C57 MICE INCREASE WHEEL-RUNNING BEHAVIOR FOLLOWING STRESS: PRELIMINARY FINDINGS1,2


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Abstract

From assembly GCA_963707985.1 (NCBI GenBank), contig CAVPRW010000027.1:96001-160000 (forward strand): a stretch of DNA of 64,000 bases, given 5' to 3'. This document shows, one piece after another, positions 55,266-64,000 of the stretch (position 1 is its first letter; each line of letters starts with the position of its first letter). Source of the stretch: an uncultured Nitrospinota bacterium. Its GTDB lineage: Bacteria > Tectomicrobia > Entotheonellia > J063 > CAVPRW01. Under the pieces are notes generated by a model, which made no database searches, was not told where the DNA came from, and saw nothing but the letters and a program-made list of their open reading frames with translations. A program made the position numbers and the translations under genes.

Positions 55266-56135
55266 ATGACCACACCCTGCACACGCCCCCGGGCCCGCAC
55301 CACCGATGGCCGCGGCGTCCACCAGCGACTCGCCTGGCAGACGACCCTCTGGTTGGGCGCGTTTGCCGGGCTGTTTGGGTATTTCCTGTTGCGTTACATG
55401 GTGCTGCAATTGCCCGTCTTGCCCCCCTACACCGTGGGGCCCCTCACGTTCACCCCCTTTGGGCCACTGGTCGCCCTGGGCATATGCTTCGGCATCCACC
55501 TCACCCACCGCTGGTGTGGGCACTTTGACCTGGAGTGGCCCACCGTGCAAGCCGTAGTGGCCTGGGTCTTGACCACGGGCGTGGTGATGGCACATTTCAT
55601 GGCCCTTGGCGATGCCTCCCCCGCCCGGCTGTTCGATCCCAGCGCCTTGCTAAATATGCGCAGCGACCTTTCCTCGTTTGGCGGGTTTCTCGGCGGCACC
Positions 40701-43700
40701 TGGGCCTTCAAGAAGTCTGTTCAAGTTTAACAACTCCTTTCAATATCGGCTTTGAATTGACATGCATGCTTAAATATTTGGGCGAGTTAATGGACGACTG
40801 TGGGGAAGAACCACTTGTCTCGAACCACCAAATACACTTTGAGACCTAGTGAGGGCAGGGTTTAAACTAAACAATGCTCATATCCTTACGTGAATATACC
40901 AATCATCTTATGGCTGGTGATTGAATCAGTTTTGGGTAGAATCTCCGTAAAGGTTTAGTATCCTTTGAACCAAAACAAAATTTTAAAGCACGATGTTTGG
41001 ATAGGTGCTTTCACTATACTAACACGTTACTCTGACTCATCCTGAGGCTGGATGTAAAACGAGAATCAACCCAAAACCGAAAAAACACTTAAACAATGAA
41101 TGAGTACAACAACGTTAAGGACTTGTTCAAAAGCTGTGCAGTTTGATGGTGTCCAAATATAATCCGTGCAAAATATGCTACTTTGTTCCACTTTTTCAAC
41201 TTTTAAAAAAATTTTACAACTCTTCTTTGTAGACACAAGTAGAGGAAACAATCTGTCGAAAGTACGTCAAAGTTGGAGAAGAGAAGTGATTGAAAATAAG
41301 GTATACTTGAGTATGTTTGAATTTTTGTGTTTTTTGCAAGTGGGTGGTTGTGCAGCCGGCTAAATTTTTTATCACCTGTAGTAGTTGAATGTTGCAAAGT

Summary.Exercise has been shown to reduce anxiety in both humans and animals. To date, there are few, if any studies that examine the effect of stress on self-selected exercise using an animal model. This study examined the effect of acute stress on wheel-running distance in mice. Forty 8-week-old, male C57BL/6J mice were randomly assigned to one of three groups: no stress + wheel-running experience, stress + wheel-running experience, or stress with no wheel-running experience. Stressed mice were exposed to foot shock in a brightly lit environment. Following treatment, wheel-running distances were observed for three hours. Stress significantly increased voluntary wheel-running in mice with wheel-running experience as compared to nonstressed controls and stressed mice with no wheel-running experience. These results suggest that mice familiar with wheel-running may self-select this exercise as a modality for the mitigation of accumulated anxiety.

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